In the study, individuals with dead-end jobs, like working in a manufacturing assembly line and having little room for new opportunities, and those with precarious jobs, like retail workers or janitors, were more likely to report poor mental and general health and workplace injury. Individuals in skilled positions with inflexible hours, like physicians, and gig workers had increased injuries and worse mental health when compared to those with standard employment.

OSHA: employers must measure respiratory hazards

Under OSHA's Respiratory Protection Standard, all employers must evaluate respiratory hazards in the workplace before determining if their workers need respirators. This, as employers in Texas should know, was the decision that the U.S. Court of Appeals for the Ninth Circuit came to back in September 2019.

The court made its decision after hearing a case about inadequate tests that were being made of respiratory hazards in a marine vessel repair facility. The superintendent, who was designated as the "competent person" to conduct tests, had failed to consider the hazard found in welding fumes. OSHA inspectors also found that the workers there were suffering due to improper ventilation.

Dosimetry limits radiation risks to Texas workplace safety

Though low, the risks of radiation exposure are cumulative and severe. This is due in part to the fact that some types can cause negative health consequences 10 years or longer after exposure. Workers exposed to too much radiation may face an increased risk of several types of cancer and other negative health outcomes. El Paso employees who work around radiation sources will benefit from an understanding of how dosimetry can limit health risks.

The most common exposure threat is found from ionizing radiation devices. These are in widespread use in dental and medical offices. All employees in settings with an X-ray machine are considered to be at risk. OSHA publishes a number of standards regarding radiation exposure. However, one industry author maintains that while workplace safety standards for radiation do exist, none tell "what is too much for each person."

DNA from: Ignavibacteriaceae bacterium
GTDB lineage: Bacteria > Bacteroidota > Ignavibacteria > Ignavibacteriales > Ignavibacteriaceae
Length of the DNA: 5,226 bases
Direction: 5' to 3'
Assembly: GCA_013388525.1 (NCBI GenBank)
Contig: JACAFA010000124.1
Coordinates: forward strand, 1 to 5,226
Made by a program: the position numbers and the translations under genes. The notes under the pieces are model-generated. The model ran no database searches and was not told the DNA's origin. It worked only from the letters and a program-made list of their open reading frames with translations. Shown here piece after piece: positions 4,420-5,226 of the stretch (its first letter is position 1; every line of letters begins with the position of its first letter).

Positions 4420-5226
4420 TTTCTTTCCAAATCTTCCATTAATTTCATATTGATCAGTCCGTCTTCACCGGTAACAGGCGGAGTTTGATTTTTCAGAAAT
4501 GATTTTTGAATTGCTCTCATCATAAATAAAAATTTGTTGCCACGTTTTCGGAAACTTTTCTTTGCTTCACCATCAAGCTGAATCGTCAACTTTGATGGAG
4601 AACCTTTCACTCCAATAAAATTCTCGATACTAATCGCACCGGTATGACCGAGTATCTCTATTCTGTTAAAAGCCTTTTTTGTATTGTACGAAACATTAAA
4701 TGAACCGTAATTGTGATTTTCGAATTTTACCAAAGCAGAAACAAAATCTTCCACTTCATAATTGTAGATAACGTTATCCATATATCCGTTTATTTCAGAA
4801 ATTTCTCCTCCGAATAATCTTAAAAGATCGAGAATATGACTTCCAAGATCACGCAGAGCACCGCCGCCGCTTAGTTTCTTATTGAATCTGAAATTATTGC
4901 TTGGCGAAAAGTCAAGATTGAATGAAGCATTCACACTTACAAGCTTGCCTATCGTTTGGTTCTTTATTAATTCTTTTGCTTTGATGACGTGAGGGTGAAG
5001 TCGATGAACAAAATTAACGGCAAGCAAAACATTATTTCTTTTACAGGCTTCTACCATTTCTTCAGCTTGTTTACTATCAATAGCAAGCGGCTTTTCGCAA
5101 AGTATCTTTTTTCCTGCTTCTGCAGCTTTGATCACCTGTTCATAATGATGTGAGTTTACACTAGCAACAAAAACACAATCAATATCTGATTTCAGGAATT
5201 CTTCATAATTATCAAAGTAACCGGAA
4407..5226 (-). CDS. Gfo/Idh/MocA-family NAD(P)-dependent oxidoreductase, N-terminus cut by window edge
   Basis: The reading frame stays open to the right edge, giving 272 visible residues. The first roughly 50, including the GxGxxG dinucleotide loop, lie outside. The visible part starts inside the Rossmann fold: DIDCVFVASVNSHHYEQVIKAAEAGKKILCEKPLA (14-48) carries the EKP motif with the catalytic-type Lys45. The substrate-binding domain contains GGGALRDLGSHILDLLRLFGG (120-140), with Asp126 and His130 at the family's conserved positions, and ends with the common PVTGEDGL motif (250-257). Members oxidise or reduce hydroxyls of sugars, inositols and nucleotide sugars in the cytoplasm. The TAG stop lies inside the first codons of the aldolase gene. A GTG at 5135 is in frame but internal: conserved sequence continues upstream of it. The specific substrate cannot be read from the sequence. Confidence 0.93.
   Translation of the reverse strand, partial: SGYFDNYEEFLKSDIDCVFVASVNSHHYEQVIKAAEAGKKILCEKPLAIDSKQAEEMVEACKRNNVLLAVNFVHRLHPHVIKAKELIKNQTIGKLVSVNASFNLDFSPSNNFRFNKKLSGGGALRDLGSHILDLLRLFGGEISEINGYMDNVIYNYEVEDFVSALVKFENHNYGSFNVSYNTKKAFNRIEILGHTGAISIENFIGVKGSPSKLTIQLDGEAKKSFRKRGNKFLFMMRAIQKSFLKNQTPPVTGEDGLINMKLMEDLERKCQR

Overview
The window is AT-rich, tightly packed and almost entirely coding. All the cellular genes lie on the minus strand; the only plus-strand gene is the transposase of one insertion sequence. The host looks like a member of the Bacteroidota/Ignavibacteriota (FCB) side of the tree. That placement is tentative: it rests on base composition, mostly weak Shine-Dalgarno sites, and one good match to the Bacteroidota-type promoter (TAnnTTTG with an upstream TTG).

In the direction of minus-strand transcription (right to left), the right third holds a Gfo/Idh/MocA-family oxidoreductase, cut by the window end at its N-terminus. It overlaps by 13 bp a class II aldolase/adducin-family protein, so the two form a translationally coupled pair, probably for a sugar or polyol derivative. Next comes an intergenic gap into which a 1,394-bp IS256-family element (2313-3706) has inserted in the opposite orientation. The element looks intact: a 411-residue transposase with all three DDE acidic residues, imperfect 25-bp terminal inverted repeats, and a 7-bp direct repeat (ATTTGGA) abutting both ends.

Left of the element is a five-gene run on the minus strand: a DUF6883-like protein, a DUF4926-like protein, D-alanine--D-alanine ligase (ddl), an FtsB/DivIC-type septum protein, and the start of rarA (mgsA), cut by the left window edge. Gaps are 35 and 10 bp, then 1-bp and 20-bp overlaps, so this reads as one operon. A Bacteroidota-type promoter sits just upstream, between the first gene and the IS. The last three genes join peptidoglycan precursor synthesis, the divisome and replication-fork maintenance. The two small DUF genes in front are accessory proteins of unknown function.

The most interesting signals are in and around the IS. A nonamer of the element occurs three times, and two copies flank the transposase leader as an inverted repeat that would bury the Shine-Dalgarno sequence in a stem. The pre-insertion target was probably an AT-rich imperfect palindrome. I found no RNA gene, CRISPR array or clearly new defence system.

Be aware of new EPA labeling requirements

Texas workers must often be concerned with the safe handling of hazardous materials while on the job. New guidelines from the Environmental Protection Agency are designed to increase awareness and improve workplace safety. Becoming familiar with these guidelines is the best way to ensure materials are properly handled, stored and disposed of.

The EPA's Resource Conservation and Recovery Act governs the labeling of hazardous materials. Until recently, waste generators were not required to identify hazardous materials or warn others about their dangers. The latest mandates, however, require labels that clearly state 'hazardous waste" along with a description of what is in the container. The date on which waste began accumulating must be included as well.

How to be proactive about worker safety

All Texas employees face the risk of getting hurt on the job, even if they work indoors. For those who work in office settings, they could experience neck, back or leg injuries if they don't sit at their desks properly. Ideally, individuals who work at their desks will make sure that their feet are firmly on the floor. Furthermore, their arms and back should be fully supported.

If a person is working at a computer, the computer screen should be at eye level. This eliminates the need for that individual to crane their neck. Those who work inside could also get hurt or sick because of air quality within a building. Some workers experience nosebleeds, fatigue or dizziness because of airborne contaminants.

Keeping flaggers safe in work zones

Roadway work zones can be a dangerous place for flaggers, the ones who control the flow of traffic. Car crashes in work zones are nothing new in Texas. According to WorkZoneSafety.org, 2017 alone saw a total of 132 crash fatalities in roadway work zones. The Center for Construction Research and Training states that most of these crashes occur because of aggressive or speeding drivers.

The CPWR has a host of safety tips that flaggers will want to take into account. Some of the most important tips involve clothing. To prepare for adverse weather, flaggers should wear long-sleeved shirts, long pants and hard hats. Their clothing should be high-visibility, and when they work at night, they should wear a reflective vest over it.